On the death of Winnaretta Singer, the Singer-Polignac Foundation inherited her mansion, located at 43, avenue Georges-Mandel, Paris, and moved there in 1945. In 1926 Winnaretta Singer, Princess Edmond de Polignac, wanted to support the work of the Collège de France and planned to bequeath her fortune to them. After seeking advice from Maurice Palaeologus, and with the support of Raymond Poincaré and Joseph Bedier, she chose to create a corporation named Singer-Polignac Foundation which takes its legal form in 1928. This creation is accompanied by an endowment of 300,000 francs. Since the death of Winnaretta Singer, the foundation received from the Royal Trust Co. in Montreal an amount ranging from 150 000-180 000 Canadian dollars and presented as an anonymous donation “in memory of Winnaretta Singer, Princess Edmond de Polignac.”
Life
Who: Winnaretta Singer, Princesse Edmond de Polignac (January 8, 1865 – November 26, 1943)
In 1894 Winnaretta Singer and her husband Prince Edmond de Polignac established a salon in Paris in the music room of their mansion on Avenue Henri-Martin (today, Avenue Georges-Mandel.) The Polignac salon came to be known as a haven for avant-garde music. First performances of Chabrier, d’Indy, Debussy, Fauré, and Ravel took place in the Polignac salon. The young Ravel dedicated his piano work, “Pavane pour une infante défunte,” to the Princesse de Polignac. Many of Marcel Proust’s evocations of salon culture were born during his attendance at concerts in the Polignac drawing room. After her husband’s death, Winnaretta Singer-Polignac used her fortune to benefit the arts, sciences, and letters. She decided to honor his memory by commissioning several works of the young composers of her time, amongst others Igor Stravinsky’s “Renard,” Erik Satie’s “Socrate” (by her intercession Satie was kept out of jail when he was composing this work), Darius Milhaud’s “Les Malheurs d’Orphée,” Francis Poulenc’s “Concerto for Two Pianos” and “Organ Concerto,” Jean Françaix’s “Le Diable boîteux” and “Sérénade pour douze instruments,” Kurt Weill’s “Second Symphony,” and Germaine Tailleferre’s “First Piano Concerto.” Manuel de Falla’s “El retablo de maese Pedro” was premiered there, with the harpsichord part performed by Wanda Landowska. In addition to Marcel Proust and Antonio de La Gandara, the Princesse de Polignac’s salon was frequented by Isadora Duncan, Jean Cocteau, Claude Monet, Serge Diaghilev, and Colette. She was also patron to many others, including Nadia Boulanger, Clara Haskil, Arthur Rubinstein, Vladimir Horowitz, Armande de Polignac, Ethel Smyth, Le Corbusier, Adela Maddison, the Ballets Russes, l’Opéra de Paris, and the Orchestre Symphonique de Paris. In addition to performing as pianist and organist in her own salon, she was an accomplished painter who exhibited in the Académie des Beaux-Arts. One canvas eventually appeared in the showcase of an art gallery, advertised as being a Manet.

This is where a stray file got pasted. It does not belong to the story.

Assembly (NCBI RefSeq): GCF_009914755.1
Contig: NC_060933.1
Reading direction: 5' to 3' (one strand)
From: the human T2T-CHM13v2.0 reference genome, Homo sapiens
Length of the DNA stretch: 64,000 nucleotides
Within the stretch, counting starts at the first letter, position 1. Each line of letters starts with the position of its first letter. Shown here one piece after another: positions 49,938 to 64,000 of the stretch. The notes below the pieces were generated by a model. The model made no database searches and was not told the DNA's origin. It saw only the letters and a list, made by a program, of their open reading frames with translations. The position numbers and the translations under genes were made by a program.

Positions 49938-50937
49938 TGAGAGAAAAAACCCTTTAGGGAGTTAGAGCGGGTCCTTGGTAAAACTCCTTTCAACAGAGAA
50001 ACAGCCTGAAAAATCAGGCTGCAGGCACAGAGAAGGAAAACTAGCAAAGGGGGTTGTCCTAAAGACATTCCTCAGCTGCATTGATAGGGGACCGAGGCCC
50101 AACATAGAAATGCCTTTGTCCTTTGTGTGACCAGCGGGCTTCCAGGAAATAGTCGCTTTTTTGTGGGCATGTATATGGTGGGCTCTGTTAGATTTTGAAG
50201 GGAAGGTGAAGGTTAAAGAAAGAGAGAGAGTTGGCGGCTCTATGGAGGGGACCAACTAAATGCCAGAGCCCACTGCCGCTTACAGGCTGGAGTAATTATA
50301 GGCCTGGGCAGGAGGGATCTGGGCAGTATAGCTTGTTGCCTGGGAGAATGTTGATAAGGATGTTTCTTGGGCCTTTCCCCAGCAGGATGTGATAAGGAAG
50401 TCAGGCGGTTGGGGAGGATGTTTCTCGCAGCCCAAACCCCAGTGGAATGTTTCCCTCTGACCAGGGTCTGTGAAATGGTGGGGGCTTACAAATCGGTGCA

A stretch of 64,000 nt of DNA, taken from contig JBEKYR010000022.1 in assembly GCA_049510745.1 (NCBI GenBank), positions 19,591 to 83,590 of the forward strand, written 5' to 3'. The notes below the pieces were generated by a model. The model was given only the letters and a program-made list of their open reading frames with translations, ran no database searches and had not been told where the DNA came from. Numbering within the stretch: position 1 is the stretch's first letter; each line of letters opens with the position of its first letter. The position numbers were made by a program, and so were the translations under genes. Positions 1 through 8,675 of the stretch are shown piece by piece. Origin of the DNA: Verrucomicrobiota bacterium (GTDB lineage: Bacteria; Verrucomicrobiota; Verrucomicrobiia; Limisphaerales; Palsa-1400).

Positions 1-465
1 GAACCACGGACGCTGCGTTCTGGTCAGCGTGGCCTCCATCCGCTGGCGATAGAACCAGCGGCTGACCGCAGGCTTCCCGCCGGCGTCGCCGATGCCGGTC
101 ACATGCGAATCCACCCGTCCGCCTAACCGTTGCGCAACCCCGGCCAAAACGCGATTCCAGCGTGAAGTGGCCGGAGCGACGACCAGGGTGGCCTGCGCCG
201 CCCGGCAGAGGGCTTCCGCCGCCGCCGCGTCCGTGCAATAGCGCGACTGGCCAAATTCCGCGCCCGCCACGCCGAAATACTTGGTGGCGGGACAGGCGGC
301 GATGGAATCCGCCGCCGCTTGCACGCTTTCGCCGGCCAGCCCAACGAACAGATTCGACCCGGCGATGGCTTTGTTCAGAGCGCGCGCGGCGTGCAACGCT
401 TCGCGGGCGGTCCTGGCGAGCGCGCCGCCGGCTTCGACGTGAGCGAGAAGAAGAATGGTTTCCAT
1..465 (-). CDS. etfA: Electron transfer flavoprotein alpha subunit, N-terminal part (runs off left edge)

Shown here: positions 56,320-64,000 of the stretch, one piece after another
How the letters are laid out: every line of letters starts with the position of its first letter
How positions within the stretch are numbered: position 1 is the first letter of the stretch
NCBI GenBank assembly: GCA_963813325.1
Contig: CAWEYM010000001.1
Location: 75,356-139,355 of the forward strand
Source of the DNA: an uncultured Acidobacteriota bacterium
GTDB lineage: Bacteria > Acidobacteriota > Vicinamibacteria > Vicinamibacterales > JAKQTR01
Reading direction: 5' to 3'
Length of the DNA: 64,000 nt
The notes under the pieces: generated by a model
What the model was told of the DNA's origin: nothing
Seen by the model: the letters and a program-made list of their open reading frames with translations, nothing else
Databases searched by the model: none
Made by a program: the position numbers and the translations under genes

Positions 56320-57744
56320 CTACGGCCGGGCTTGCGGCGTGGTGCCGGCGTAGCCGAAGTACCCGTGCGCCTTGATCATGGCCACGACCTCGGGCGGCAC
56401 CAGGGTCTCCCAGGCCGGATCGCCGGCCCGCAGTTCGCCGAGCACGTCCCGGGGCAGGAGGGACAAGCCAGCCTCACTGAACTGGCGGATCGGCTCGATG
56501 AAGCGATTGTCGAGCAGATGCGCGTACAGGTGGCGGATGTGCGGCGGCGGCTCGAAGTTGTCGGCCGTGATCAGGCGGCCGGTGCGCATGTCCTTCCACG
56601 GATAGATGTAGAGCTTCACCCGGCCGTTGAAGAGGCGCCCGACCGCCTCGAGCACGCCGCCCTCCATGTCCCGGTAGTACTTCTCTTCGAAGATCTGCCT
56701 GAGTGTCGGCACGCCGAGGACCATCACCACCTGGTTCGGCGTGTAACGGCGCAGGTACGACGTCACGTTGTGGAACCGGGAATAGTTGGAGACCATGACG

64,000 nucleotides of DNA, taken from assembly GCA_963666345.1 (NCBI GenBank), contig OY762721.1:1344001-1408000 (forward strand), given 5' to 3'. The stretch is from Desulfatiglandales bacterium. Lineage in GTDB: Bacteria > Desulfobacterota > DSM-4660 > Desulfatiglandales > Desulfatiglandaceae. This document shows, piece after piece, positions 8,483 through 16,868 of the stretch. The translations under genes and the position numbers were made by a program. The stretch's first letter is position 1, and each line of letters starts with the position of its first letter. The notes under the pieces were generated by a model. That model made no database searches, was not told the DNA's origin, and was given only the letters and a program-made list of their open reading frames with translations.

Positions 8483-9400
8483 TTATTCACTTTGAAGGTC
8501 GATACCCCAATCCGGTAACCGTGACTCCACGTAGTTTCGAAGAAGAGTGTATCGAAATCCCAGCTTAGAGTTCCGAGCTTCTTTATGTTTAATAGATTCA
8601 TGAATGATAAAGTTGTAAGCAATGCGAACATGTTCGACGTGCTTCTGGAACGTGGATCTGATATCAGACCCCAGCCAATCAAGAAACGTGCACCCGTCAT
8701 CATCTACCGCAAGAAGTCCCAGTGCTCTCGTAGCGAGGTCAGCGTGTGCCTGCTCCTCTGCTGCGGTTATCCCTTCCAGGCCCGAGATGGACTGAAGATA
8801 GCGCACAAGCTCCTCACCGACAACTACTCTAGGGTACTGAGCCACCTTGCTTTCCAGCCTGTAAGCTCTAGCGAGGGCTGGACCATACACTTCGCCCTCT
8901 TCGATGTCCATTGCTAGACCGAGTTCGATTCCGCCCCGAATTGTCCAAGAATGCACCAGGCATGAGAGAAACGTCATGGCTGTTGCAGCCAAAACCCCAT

Queer Places, Vol. 3 edited by Elisa Rolle
ISBN-13: 978-1532906695
ISBN-10: 1532906692
Release Date: July 24, 2016
CreateSpace Store: https://www.createspace.com/6228901
Amazon (print): http://www.amazon.com/dp/1532906692/?tag=elimyrevandra-20
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Oldway Mansion is a large house and gardens in Paignton, Devon. It was built as a private residence for Isaac Merritt Singer, and rebuilt by his third son Paris Singer in the style of the Palace of Versailles.
Address: Torquay Rd, Paignton, Torbay TQ3 2TY, UK (50.44304, -3.56768)
Type: Museum (open to public)
Phone: +44 1803 207933
English Heritage Building ID: 383869 (Grade II, 1951)
Place
Design by George Soudon Bridgman (1839-1925)